Short Sales: Look What a Year Can Do

Just a year ago, when preforeclosure and foreclosure properties were entering the market in unimaginable numbers, many real estate agents were estimating six to 10 months at best to complete a short sale. Now, some are beginning to see closings in as few as 10 weeks. That’s good news for sellers, the housing market and the U.S. economy.
The improvement is a product of a few key developments creating momentum in the lending industry. First, banks are starting to adjust to the market and becoming more proactive in creating systems and solutions for homeowners in distress. Second, and arguably more important, the U.S. Treasury has enhanced the guidelines and incentives for banks that are committed to improving the loan modification and short sale processes.
The Home Affordable Foreclosure Alternatives (HAFA) program, announced in November 2009 and fully implemented April 5, is the government’s answer to the problem. It’s a supplement to the February 2009 Home Affordable Modification Program (HAMP) that outlines a separate set of criteria for short sales or deeds-in-lieu to address the group of homeowners who are facing foreclosure because loan modification hasn’t worked out.
HAMP was a well-intentioned, albeit slow, start to helping at-risk borrowers. Unfortunately, the guidelines for modifications leave out many distressed homeowners who are eligible but are not successful in supporting a new loan.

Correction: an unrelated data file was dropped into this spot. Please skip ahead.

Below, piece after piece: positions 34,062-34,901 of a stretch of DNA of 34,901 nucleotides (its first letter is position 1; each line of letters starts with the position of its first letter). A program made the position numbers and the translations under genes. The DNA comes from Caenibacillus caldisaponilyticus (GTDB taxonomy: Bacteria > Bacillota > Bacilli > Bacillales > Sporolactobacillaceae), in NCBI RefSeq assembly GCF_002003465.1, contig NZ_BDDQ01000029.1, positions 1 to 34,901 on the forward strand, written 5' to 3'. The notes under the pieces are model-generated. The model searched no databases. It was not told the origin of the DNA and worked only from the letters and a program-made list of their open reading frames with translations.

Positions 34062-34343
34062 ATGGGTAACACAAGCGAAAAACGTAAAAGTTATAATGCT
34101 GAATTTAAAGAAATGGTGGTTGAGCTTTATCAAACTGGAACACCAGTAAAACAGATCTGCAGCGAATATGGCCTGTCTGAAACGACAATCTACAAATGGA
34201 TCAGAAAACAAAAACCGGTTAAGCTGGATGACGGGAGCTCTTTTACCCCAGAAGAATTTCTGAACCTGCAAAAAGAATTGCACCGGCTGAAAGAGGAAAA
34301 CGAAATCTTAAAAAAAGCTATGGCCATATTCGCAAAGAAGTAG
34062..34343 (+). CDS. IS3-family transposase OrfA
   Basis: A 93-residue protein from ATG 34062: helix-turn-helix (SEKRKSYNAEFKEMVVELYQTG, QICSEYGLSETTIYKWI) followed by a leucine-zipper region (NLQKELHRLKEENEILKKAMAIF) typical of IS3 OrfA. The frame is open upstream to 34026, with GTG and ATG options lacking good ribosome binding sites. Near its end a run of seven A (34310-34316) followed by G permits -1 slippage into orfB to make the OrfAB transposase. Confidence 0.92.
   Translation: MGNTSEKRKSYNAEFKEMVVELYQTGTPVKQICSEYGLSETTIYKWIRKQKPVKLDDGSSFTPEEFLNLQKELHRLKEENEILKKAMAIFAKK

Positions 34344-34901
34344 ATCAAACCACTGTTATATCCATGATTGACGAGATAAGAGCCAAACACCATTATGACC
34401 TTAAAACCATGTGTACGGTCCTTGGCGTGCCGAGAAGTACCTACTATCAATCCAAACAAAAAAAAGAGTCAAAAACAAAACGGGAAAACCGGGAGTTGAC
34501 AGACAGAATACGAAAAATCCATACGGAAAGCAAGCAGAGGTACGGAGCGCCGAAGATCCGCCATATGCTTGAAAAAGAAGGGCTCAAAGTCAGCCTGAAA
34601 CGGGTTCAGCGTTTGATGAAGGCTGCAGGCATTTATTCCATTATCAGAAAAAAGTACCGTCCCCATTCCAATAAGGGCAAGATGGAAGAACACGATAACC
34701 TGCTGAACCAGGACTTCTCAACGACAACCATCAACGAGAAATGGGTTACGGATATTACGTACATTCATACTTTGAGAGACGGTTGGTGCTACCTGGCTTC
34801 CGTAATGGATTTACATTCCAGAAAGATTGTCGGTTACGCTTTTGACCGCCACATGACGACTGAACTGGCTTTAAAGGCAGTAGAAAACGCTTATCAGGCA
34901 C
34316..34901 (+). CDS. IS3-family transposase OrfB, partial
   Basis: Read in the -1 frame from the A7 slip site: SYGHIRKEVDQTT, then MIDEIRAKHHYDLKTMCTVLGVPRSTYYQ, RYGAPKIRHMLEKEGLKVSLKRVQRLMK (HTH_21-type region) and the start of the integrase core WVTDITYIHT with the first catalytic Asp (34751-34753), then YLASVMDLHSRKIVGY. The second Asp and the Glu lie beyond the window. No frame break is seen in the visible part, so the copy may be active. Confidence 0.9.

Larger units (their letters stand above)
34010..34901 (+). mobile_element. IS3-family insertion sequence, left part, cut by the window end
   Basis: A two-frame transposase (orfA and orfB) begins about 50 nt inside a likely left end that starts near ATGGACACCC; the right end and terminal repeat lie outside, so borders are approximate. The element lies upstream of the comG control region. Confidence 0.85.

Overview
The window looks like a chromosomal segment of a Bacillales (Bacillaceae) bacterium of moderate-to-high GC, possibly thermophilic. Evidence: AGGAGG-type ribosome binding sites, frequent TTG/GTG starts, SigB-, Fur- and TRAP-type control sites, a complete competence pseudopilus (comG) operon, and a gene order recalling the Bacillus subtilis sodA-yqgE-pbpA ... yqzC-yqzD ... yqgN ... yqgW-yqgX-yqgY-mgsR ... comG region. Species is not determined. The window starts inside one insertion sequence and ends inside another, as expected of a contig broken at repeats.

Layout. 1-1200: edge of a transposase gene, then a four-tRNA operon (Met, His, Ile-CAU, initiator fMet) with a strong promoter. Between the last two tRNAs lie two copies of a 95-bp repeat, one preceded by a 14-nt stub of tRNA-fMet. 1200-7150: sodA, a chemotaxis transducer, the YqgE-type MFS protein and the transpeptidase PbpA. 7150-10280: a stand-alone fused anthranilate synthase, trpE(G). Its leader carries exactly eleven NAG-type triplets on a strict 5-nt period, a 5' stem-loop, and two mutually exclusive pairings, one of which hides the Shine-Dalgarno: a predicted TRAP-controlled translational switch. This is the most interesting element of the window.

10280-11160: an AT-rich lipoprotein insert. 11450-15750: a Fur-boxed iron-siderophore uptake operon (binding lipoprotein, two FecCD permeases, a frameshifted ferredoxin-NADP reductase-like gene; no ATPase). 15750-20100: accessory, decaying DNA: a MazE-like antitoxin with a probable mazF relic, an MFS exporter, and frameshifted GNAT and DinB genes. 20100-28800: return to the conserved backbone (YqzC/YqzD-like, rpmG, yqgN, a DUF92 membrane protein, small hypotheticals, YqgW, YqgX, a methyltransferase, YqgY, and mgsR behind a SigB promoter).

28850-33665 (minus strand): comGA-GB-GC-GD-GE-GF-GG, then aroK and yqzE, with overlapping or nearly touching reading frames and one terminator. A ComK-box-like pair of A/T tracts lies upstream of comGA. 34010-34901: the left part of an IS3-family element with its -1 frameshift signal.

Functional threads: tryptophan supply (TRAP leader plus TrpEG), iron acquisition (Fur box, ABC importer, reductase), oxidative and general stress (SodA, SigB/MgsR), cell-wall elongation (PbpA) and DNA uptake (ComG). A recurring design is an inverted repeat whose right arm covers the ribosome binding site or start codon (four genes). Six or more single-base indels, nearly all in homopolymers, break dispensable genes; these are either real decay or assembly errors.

HAFA provides that missing next step for homeowners who are not approved for modifications. Now, they can pursue a short sale in a more timely and orderly manner. Here are some of the ways the HAFA program is already improving the process (For more details on the program, you can visit realtor.org and search “HAFA”):

-Standardizes paperwork and timelines
-Requires lender response on an offer within 10 days
-Allows for preapproval on pricing of a short sale
-Eliminates deficiency judgments on first mortgages
-Offers $3,000 in relocation assistance
-Pays servicers $1,500 toward administrative costs

Although there’s still a tremendous amount of work ahead, I’m confident that we’re making progress in the distressed property market.
Representatives from Treasury and Bank of America addressed agents across the country during a live RE/MAX broadcast April 5, the day that the HAFA guidelines took effect. This message was clear: Cooperation, education and a better understanding of the challenges facing all parties in these transactions is the best way forward.

Credit: RISMedia 6/8/10

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